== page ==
What is it?

Integrating different forms of marketing e-mail, i.e. rented list, house list e-blasts, service e-mails and e-newsletters with traditional communications, i.e. direct mail, advertising, etc to achieve maximum response

Key issues:

  • What is our touch or contact strategy defining minimum and maximum number of touches per customer in a period?
  • What communications preferences do we offer customers for media type, format, frequency and content?
  • How are e-mail newsletters used as strategic communications tools?
  • How do we maintain responsiveness of e-mail marketing given the increasing volume of e-mail reaching recipients in-boxes including SPAM (60% of global e-mail) and blocking/filtering of legitimate permission-based opt-in e-mail marketing ?

Issue 7. E-CRM

What is it?

Using online channels (web, e-mail, wireless messaging linked to customer databases) to build and deepen relationships with customers.

Key issues:

  • How do we use online channels to create dialogue and build relationships with web site visitors using a permission-based dialogue?
  • How can we selectively target customer segments with different characteristics and value?
  • What are the characteristics of customers who preferentially use the online channels?
  • How do we manage customer data? (See Issue 8)
  • How well does the web site/e-mail support cross-selling/upselling?
  • What methods do we use to target and personalize messages for online customers?
  • How do we manage change associated with CRM?
  • Which technologies do we select to support CRM?
  • What level of customer service do we provide online and how do we control the level of online versus offline enquiries?

Issue 8. Building and exploiting customer knowledge

What is it?

Customer knowledge is profiling information and research characterising customers including their characteristics, communications preferences, behaviours and perception of service.

Key questions:

  • How do we acquire and update customer details as part of e-permission marketing? (http://www.wnim.com/archive/issue2504/emarketing.htm).
  • Who is responsible for customer knowledge?
  • How do we assess and control the quality of customer knowledge?
  • Integrating separate databases to achieve a 360 degreee view of the customer.
  • How do we segment online audiences using customer information?
  • Which models do we use to assess customer value?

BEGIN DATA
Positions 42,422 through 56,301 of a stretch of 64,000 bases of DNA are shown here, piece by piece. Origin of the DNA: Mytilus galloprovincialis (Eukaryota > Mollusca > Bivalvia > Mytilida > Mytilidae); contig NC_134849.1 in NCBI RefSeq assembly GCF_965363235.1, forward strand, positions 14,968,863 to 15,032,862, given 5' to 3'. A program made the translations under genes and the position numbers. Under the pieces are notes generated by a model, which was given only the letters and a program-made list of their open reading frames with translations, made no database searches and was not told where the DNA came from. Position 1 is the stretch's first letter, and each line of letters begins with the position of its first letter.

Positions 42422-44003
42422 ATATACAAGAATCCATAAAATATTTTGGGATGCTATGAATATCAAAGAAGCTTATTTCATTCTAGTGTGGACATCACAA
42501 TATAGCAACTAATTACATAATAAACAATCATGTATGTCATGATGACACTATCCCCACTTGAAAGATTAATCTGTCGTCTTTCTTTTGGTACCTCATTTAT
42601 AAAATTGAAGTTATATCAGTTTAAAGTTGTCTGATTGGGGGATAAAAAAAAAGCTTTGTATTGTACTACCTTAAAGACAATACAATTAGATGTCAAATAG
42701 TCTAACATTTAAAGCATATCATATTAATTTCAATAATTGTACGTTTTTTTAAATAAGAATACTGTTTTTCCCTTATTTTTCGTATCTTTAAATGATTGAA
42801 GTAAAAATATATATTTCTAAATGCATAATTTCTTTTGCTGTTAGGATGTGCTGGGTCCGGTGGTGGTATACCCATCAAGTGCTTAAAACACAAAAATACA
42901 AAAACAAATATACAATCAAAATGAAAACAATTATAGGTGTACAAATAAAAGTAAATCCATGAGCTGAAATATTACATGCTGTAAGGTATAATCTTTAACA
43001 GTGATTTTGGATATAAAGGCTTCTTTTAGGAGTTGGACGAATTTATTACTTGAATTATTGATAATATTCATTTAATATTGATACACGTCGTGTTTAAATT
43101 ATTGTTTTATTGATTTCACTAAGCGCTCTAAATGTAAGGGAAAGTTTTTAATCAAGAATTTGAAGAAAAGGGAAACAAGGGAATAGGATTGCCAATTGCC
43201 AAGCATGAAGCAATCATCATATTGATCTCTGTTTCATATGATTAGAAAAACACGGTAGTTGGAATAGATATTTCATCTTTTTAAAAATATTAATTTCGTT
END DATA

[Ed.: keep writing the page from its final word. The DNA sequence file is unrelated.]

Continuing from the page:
• How do we motivate staff to improve knowledge quality?
  • How is this data exploited using targeted marketing communications?
  • What are the legal liabilities and constraints of managing customer data such as, in Europe, the Data Protection Act, and the Privacy and Electronic Communications Act and in the US, CAN-SPAM laws?

Issue 9. E-marketing automation

What is it?

Developing personalized marketing messages delivered by web and e-mail in response to customer events and behaviours.

Key questions:

  • How can we support the sales process and relationship-building through automated e-mail dialogue based on web-based triggers?
  • How do we build related-products personalisation into the web site?
  • How do we integrate personalisation technology into our existing infrastructure?

Issue 10. E-channel optimisation

What is it?

Developing a continuous improvement process to monitor the effectiveness of web and e-mail marketing.

Key issues:

  • Which web analytics tools do we use?
  • What metrics/dashboards to we use to review e-marketing effectiveness?
  • What testing programmes do we use to improve e-marketing?
  • How do we optimise different e-marketing activities – traffic building, web site design, e-mail marketing
  • What is the internal process for review and improvement?

Next months article

We will explore Issue 3. The Internet value proposition and Issue 4. e-brand value in more detail.

About the author

Dr Dave Chaffey is workshop leader for a range of one-day e-marketing training workshops from the CIM:

Go to http://www.cimtraining.com/ for course details and online booking.

Dave Chaffey, trainer and consultant for Marketing Insights Limited (http://www.marketing-insights.co.uk/) is a prolific e-business author with ‘Total E-mail Marketing’ and the second editions of ‘Internet marketing: Strategy, Implementation and Practice’ and E-business and E-commerce Management new in 2003. Dave is also an examiner of the CIM E-marketing Professional Development Award. A web site at http://www.marketing-online.co.uk/ supports the workshops and books with over 400 marketing related links.

Home | Latest News | Archive | Training | Events | Buyers Guide | Research | Contacts | Site Map

A MediaCo (uk) Production - Internet Marketing and Web Publishing